Pacific Legal Foundation (PLF) is one of the most active and effective public interest legal organizations in filings before the Supreme Court of the United States. PLF has had an unprecedented seven wins in its last seven direct appearances before the High Court for its clients, including two in the last two years.
The following cases illustrate PLF’s caseload, both direct and amicus cases before the High Court:
Hawkes Co., et al. v. U.S. Army Corps of Engineers
Issue: Through a “Jurisdictional Determination,” the Army Corps of Engineers designated property owned by The Hawkes Co., Inc., Pierce Investment Company, and LPF Properties, in Minnesota, as “wetlands” over which the Corps has regulatory authority. On appeal, the threshold issue is whether property owners have the legal right to bring a court challenge to such a regulatory finding.
Murr v. State of Wisconsin and St. Croix County
Issue: In a regulatory taking case, does the “parcel as a whole” concept described in Penn Central Trans. Co. v. City of New York (1978) establish a rule that two legally distinct, but commonly owned, contiguous parcels must be combined for takings analysis purposes? Petitioners are four siblings who own two adjacent waterfront parcels in St. Croix, Wisconsin. Their parents bought Lot F in 1960 and built a recreational cabin on it; they bought Lot E in 1963 as an investment for separate development, which would have been allowed at that time. Under ordinances passed in the 1970s, however, Lot E can now neither be developed nor sold separately. Accordingly, petitioners argue that the government owes them compensation under Lucas v. South Carolina Coastal Council (1992). When determining whether there has been a taking of property, the Supreme Court has held that courts must consider the “parcel as a whole.” The “relevant parcel” question asks: What is the whole parcel? Petitioners contend that Lot E is the whole parcel at issue, since it was acquired separately, at a later time, and for a different purpose than Lot F. They also assert that governments cannot effectively extinguish a property right without compensation just because the regulated party owns adjacent lots of real property.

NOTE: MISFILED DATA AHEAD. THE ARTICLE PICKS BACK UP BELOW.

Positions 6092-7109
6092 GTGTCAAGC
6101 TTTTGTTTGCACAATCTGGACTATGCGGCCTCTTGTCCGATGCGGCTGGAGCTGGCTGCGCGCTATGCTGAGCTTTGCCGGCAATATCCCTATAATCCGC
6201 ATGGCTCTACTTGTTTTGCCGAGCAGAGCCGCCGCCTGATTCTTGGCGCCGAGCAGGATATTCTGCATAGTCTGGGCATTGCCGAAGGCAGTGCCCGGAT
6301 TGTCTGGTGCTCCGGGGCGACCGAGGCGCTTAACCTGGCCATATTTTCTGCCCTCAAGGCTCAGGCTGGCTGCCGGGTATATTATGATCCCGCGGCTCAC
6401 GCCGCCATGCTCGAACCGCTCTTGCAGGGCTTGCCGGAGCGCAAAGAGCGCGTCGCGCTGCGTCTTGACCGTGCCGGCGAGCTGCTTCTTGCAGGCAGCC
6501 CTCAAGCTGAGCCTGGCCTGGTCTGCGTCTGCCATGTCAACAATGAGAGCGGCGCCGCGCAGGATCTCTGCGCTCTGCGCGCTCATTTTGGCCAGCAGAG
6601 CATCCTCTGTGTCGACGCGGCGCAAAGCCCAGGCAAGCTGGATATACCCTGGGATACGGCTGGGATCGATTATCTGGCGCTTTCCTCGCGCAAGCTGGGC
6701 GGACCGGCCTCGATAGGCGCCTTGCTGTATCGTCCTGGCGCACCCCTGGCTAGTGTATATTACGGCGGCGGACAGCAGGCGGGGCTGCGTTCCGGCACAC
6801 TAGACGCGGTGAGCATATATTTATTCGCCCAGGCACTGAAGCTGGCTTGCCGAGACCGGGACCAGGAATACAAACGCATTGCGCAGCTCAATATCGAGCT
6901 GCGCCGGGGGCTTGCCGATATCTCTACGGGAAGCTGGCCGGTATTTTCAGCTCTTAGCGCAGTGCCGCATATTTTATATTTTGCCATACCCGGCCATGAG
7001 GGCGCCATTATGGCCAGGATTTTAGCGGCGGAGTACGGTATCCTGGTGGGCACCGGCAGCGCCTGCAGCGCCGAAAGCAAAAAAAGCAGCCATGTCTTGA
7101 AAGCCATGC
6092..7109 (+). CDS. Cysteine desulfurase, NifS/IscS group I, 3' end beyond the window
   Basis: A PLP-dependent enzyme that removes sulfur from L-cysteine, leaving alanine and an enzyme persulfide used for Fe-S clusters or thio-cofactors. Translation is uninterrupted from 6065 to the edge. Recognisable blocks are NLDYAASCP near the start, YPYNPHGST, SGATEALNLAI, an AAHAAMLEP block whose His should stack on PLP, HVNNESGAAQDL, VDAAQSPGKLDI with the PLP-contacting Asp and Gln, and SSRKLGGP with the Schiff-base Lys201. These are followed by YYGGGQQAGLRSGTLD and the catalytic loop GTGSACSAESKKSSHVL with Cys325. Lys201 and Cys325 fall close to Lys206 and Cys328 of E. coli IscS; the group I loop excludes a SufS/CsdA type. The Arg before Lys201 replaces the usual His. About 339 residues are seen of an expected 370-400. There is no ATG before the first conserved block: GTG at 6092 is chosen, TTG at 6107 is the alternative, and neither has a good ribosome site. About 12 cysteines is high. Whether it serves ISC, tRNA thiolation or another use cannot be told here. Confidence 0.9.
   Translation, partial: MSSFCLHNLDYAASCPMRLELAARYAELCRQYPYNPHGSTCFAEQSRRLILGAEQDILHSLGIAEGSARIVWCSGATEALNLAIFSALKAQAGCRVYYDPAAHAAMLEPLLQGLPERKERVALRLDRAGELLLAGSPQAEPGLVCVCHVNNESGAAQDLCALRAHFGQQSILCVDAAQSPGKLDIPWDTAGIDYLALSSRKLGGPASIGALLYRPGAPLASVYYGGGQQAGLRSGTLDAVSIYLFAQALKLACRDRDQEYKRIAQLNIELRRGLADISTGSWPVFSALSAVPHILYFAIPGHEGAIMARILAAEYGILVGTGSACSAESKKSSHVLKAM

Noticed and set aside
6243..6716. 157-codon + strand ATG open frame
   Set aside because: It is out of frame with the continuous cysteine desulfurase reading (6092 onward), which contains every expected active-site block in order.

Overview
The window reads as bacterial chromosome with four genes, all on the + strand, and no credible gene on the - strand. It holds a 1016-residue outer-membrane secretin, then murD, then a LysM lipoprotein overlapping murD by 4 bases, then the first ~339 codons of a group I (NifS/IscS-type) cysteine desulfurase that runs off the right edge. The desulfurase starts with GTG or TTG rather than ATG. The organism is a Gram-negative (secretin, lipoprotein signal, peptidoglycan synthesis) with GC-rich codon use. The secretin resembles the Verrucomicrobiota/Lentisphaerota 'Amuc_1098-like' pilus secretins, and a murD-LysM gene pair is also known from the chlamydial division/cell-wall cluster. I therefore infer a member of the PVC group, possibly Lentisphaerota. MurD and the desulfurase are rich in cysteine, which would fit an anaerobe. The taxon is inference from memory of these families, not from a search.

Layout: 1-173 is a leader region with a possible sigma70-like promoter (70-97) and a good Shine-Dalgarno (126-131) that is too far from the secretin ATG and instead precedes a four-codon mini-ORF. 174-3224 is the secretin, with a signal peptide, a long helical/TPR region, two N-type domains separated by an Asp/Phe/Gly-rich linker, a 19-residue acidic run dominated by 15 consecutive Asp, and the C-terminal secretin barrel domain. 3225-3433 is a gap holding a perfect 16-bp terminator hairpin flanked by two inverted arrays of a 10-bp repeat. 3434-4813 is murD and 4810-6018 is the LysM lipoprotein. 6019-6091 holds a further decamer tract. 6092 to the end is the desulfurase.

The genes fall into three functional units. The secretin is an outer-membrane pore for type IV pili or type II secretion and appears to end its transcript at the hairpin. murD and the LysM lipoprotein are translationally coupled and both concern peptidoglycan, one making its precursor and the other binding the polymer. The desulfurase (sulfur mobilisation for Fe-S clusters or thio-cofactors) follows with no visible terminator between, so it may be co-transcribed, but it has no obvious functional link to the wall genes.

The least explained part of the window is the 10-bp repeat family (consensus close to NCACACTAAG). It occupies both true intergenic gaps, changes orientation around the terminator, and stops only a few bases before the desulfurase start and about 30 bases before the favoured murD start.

Kent Recycling Services, LLC v. U.S. Army Corps of Engineers
Issue: For almost two decades the Army Corps of Engineers has exempted from Clean Water Act jurisdiction all wetlands that had been converted to agricultural use prior to 1985, no matter how the “prior converted croplands” are used today. Under this rule, “prior converted croplands” can lose their exemption only if they are abandoned for a number of years and the land regains its wetland characteristics. But now, pursuant to a “policy pronouncement,” the Corps has adopted a new standard that withdraws the prior converted croplands exemption upon a change in use. This could have a drastic effect on land use, as our client Kent Recycling has discovered firsthand.
California Building Industry Association v. City of San Jose